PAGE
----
VitalismandOrganizedMechanisms

VitalismandOrganizedMechanisms - Vitalism and Organized...

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1 Vitalism and Organized Mechanisms Albrecht von Haller (1708-1777): A prototypical mechanist Solid parts of bodies are fibrous, composed of particles held together in linear strands by gluten or jelly – Particles contain air, chalk, and iron • lost by mechanical abrasions or friction – Gluten contains air, oil, water, and volatile salts • lost by breathing, sweat, urine, tears and secretions Nutrition restored both the particles and the gluten Living things exhibit sensibility and irritability – Only nerve exhibits sensibility – Only muscle exhibit irritability – Von Haller attributed these properties to the gluten John Hunter (1728-1793): A vitalist retort Ordinary matter is transformed into vegetable or animal matter, but l No chemist on earth can make out of the earth a piece of sugar, but a vegetable can do it. z So, there is something special about living things that sets them apart – For Hunter this is the fact that they can only be made by living things Hunter’s claim gives context to Wöhler ` s excitement after synthesizing urea—chemists could, it seemed, make organic compounds
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2 Marie François Xavier Bichat (1771-1802) l Life consists in the sum of the functions, by which death is resisted z l The measure, then, of life in general, is the difference which exists between the effort of exterior power, and that of interior resistance. z – What is meant by saying life is resisting death? l As Newton ascribed basic 'properties' (for example gravitation) to the physical matter of the cosmos, physicians should ascribe 'properties' to the physiological matter of life. But vital properties should be clearly distinguished from physical ones. Let us leave to chemistry its affinity, to physics its elasticity and gravity, and let us employ in physiology only sensibility and contractility . z Bichat Allows Mechanistic Decomposition Down to Tissues l Chemistry has its simple bodies, which form, by the combinations of which they are susceptible, the compound bodies; such are coloric, light, hydrogen, oxygen, carbon, azote [nitrogen], phosphorus, &c. In the same way anatomy has its simple textures, which, by their combinations four with four, six with six, eight with eight, &c., make the organs. These textures are, 1 st . the cellular; 2d. the nervous of animal life; 3d. the nervous of organic life; 4 th . the arterial . . . These are the true organized elements of our bodies. Their nature is constantly the same, everywhere they are met with. z Anatomie g é n é rale Bichat: Tissues as Source of Vital Properties l Shall I speak of the vital properties? See the animal sensibility predominant in the nerves, contractility of the same kind particularly marked in the voluntary muscles, sensible organic contractility, forming the peculiar property of the involuntary, insensible contractility and sensibility of the same nature, which is not separated from it more than from the preceding, charactering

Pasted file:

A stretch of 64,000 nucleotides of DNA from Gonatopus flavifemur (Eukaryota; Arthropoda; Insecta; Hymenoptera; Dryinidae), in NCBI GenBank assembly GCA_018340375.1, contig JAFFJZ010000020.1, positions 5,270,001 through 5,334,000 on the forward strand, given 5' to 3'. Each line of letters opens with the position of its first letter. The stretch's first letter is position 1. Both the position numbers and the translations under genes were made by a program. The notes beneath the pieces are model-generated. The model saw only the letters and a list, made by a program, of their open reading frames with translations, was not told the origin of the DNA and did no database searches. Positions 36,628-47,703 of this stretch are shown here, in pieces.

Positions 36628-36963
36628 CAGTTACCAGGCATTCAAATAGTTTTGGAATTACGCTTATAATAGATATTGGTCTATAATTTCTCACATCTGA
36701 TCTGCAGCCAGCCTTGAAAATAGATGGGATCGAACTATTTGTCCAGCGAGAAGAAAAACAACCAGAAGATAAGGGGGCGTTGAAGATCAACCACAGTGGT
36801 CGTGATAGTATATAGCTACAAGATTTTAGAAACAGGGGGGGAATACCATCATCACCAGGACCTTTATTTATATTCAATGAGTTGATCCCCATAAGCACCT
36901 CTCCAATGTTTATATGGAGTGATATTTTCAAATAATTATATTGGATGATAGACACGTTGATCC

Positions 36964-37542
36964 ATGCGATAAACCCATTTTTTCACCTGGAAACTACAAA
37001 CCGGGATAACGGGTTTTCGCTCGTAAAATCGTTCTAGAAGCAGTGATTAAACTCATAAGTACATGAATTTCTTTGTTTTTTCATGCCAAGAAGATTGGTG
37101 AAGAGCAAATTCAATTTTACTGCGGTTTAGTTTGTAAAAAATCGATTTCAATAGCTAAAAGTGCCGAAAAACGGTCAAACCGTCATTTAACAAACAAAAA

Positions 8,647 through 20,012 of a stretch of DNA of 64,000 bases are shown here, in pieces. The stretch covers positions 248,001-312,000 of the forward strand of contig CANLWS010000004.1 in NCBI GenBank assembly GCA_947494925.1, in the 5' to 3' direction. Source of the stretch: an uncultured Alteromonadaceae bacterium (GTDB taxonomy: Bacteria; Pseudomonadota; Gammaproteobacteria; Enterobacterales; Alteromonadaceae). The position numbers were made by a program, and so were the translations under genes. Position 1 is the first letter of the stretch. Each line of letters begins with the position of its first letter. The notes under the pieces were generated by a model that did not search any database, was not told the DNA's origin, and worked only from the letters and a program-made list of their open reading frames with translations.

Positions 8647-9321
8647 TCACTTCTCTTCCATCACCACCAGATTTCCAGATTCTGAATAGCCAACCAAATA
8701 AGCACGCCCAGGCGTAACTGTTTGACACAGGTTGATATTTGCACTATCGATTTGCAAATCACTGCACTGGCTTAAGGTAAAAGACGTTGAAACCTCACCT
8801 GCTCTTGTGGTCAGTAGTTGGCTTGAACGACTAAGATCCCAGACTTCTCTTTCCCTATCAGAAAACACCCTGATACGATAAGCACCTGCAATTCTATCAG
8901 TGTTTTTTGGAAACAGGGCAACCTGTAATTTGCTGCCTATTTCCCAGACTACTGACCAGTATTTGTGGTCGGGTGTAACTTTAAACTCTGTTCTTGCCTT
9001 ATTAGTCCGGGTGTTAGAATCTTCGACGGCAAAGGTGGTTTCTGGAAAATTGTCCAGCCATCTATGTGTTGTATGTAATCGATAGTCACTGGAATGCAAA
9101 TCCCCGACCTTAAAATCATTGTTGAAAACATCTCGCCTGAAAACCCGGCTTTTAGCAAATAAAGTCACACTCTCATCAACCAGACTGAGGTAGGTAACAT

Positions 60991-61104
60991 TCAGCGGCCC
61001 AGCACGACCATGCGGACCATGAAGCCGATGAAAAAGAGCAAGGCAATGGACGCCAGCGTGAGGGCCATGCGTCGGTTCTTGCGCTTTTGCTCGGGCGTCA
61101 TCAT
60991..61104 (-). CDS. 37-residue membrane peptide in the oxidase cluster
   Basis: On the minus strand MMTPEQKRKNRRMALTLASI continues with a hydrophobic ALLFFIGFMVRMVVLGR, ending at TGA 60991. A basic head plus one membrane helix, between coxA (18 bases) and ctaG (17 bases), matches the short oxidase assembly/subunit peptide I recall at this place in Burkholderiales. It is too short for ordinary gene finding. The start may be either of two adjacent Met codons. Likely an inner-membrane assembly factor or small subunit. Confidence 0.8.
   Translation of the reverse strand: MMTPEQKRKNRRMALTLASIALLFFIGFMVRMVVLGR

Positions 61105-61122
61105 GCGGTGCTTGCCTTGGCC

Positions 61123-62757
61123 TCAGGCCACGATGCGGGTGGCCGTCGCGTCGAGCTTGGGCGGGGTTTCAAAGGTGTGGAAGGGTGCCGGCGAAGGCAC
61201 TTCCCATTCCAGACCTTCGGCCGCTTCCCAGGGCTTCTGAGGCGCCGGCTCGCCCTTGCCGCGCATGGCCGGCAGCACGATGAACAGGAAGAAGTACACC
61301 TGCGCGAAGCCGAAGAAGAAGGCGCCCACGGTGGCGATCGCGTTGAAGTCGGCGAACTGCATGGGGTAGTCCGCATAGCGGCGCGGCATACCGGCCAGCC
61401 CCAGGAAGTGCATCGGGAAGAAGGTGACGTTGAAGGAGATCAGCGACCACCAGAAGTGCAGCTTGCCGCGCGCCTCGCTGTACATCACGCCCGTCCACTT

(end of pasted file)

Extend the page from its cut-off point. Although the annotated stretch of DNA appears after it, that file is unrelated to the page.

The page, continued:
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VitalismandOrganizedMechanisms - Vitalism and Organized...

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